Acrylated Chitosan Nanoparticles With Enhanced Mucoadhesion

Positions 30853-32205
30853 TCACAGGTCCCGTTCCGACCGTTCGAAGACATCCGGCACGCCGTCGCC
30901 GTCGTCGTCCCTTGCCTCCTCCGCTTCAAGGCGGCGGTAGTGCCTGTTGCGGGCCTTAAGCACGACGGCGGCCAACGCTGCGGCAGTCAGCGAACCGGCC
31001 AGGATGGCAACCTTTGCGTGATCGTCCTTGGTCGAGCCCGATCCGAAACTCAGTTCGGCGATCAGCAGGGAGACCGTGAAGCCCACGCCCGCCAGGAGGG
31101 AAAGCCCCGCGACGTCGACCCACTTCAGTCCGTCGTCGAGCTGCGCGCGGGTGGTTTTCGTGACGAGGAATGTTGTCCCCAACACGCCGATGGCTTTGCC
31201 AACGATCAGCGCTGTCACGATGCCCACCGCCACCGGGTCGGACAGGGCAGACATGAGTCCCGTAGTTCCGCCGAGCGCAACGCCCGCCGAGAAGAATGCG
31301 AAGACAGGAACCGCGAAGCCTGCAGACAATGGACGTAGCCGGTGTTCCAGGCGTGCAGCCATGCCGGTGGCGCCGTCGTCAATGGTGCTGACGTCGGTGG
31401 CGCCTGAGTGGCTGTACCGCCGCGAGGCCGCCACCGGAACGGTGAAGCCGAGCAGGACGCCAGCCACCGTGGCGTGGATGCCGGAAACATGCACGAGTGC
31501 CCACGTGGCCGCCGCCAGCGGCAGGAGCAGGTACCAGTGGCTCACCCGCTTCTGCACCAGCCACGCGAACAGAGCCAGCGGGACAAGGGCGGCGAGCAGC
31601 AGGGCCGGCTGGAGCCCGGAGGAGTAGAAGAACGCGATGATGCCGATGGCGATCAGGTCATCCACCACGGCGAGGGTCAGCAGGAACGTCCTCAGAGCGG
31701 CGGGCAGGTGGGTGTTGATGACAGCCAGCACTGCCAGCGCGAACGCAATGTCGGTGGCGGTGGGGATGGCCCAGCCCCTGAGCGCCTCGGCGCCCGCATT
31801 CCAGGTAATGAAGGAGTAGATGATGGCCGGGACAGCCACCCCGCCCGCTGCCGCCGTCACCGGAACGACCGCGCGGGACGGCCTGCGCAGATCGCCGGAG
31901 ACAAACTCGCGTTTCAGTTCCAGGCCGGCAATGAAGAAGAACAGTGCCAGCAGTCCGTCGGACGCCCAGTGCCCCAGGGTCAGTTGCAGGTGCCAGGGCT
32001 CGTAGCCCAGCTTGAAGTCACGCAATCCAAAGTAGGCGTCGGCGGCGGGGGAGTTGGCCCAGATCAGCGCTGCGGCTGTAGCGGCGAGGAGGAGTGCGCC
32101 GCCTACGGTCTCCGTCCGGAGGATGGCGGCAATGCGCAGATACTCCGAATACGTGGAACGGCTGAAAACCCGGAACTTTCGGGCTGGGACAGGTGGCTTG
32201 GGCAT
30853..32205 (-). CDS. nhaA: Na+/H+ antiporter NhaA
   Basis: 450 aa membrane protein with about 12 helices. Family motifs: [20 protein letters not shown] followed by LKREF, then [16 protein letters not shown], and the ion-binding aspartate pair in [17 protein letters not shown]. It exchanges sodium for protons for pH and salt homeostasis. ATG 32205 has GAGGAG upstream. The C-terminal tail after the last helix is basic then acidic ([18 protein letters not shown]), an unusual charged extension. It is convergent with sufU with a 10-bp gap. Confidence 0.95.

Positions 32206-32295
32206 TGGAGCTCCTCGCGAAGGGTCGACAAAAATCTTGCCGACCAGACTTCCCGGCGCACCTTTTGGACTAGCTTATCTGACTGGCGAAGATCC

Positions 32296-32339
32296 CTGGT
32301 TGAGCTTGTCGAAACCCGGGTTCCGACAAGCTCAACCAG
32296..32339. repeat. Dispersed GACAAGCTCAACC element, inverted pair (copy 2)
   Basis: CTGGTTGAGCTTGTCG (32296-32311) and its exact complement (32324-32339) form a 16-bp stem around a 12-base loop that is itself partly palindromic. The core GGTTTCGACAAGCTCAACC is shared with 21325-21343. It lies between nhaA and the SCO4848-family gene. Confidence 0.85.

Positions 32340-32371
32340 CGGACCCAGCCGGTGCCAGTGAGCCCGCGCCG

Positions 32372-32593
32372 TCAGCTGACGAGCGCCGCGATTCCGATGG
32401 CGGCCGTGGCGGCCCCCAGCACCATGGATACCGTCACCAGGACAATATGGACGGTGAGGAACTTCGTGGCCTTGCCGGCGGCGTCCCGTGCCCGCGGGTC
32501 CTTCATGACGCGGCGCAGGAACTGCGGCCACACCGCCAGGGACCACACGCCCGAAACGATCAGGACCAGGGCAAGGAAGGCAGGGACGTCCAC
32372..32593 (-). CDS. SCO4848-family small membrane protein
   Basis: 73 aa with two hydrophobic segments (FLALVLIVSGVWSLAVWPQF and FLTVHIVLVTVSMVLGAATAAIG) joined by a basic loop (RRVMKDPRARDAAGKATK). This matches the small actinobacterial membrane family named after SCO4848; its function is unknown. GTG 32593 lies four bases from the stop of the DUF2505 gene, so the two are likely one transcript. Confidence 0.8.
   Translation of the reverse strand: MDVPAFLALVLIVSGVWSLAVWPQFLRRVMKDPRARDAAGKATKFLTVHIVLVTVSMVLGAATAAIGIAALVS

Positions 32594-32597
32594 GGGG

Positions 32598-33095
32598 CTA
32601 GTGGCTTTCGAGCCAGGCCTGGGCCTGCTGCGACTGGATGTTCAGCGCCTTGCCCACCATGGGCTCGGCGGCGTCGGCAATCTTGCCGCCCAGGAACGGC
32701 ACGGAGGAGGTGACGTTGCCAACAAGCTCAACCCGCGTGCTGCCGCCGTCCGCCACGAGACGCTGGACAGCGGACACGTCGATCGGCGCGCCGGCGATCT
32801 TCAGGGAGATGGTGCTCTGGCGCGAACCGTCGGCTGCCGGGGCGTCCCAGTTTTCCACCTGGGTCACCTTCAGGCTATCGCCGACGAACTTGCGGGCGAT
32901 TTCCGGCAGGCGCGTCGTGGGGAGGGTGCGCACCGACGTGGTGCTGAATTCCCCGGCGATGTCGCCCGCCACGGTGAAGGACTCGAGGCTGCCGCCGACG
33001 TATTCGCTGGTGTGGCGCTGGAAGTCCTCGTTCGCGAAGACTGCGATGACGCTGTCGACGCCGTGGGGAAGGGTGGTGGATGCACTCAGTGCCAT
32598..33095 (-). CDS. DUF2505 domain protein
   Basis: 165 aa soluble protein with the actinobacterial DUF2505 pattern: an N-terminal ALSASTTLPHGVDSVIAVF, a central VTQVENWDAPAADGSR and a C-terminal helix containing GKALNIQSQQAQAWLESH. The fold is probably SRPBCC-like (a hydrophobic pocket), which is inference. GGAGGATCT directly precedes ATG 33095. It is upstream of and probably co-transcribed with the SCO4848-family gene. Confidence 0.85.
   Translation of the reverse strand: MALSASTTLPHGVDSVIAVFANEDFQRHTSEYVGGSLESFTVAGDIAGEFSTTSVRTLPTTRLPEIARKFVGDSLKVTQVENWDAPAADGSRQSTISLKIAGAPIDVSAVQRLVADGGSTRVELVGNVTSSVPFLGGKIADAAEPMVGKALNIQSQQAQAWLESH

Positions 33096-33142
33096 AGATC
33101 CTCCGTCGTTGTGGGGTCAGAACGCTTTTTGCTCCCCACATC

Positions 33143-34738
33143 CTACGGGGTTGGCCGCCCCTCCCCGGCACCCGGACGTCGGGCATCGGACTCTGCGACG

The aim of this study was to investigate the effect of acrylate modification on the mucoadhesion of chitosan at the nanoscale. Nanoparticles were fabricated from acrylated chitosan (ACS) via ionic gelation with tripolyphosphate and were characterized in terms of size, zeta potential, stability, and nanoparticle yield. Chitosan (CS) nanoparticles, serving as a control, were fabricated using the same procedure. The mucoadhesion of the nanoparticles was evaluated using the flow-through method after different incubation periods. The retention percentages of ACS nanoparticles were found to be significantly higher than those of CS nanoparticles, for all studied time intervals. An additional indication for the increased mucoadhesion of ACS nanoparticles was the increase in particle size obtained from the mucin particle method, in which mucin and nanoparticles are mixed at different ratios. NMR data verified the presence of free acrylate groups on the ACS nanoparticles. Thus, the improved mucoadhesion could be due to a Michael-type addition reaction between the nanoparticles and thiol groups present in mucin glycoprotein, in addition to entanglements and hydrogen bonding. Overall, ACS nanoparticles exhibit enhanced mucoadhesion properties as compared to CS nanoparticles and could be used as vehicles for drug delivery systems.